Bogost, "Persuasive Games"

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    Bogost's book was a difficult read for me personally, but I feel as though I gained a lot through this book. He does a good job of providing a generous amount of information as well as a wide variety of examples. He splits the book into three sections; politics, advertising, and learning. Prior to his section on politics he speaks about rhetoric. I enjoyed the section on visual rhetoric, which talked about the the manipulation of pictures to evoke a certain attitude towards the reader.
    In the politics section Bogost talks about the failures he encountered in his endeavor to create a political game that would involve gamers in the political community. He talks about his game the Howard Dean Game for Iowa, which receives a negative review. The game failed to create any sort of interesting deviation from other candidates, and so it was no an effective tool in promoting Howard Dean or his ideas.
    The advertising section of the book was by far the most interesting in my opinion. The example of the Kool Aid game was a look at how companies used games to, for lack of a better word, exploit children to sell their product. Children needed to collect 125 proofs-of-purchase, which when we consider the amount of sugar needed to make 125 pitchers of Kool-Aid at 65 pounds, it makes me wonder if thats a healthy type of advertising.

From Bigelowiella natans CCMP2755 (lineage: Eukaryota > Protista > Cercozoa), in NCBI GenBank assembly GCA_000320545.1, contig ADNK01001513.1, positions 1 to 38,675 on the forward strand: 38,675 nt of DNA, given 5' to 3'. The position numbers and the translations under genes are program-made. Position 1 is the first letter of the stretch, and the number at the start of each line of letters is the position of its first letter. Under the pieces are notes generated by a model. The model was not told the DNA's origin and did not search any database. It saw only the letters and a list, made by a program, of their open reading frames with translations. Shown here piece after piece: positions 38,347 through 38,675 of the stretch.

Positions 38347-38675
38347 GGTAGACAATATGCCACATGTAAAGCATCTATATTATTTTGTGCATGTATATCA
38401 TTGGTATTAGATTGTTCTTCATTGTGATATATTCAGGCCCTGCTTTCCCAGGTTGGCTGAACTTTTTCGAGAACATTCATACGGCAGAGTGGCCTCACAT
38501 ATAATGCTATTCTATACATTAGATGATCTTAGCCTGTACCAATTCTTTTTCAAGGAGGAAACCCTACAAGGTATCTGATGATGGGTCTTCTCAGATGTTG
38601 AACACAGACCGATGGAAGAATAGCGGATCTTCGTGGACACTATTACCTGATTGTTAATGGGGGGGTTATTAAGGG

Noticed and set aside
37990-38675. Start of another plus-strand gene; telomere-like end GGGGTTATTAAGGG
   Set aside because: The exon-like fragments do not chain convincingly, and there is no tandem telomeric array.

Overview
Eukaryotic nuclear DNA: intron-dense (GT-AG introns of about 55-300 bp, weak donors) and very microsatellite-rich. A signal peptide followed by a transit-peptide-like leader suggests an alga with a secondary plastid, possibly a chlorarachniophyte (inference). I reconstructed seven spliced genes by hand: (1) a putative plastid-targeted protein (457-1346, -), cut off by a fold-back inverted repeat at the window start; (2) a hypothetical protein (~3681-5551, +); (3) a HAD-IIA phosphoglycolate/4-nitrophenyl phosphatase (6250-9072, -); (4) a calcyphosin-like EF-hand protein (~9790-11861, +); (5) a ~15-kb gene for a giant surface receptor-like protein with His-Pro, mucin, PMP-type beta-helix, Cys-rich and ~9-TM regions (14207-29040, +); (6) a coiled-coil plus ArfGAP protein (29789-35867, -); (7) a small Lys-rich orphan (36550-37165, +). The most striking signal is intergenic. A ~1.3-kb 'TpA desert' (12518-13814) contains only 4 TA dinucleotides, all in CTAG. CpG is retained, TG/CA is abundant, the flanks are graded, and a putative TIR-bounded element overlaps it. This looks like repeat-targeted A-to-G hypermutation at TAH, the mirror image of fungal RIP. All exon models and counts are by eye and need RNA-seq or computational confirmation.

The learning section of the book was also a very interesting part of the book. I especially enjoyed Bogost's discussion of Animal Crossing. The game occurs in real time, which coincides with the the users system time. Its the type of game that encourages family to explore the game together, but also teaches certain values. One particular task that the game provides is paying off the mortgage of your house. Learning to earn and save so that you can make payments is a skill that will most definitely be useful to children later in life.
    Overall I think that while I had difficulties at times with this book it really presented me with some new perspectives on the gaming industry. It was definitely clear that games can be used for beneficial purposes such as education and, when done correctly, informing citizens on politics. Games also have a negative appeal as well, with advertising that can be considered questionable.

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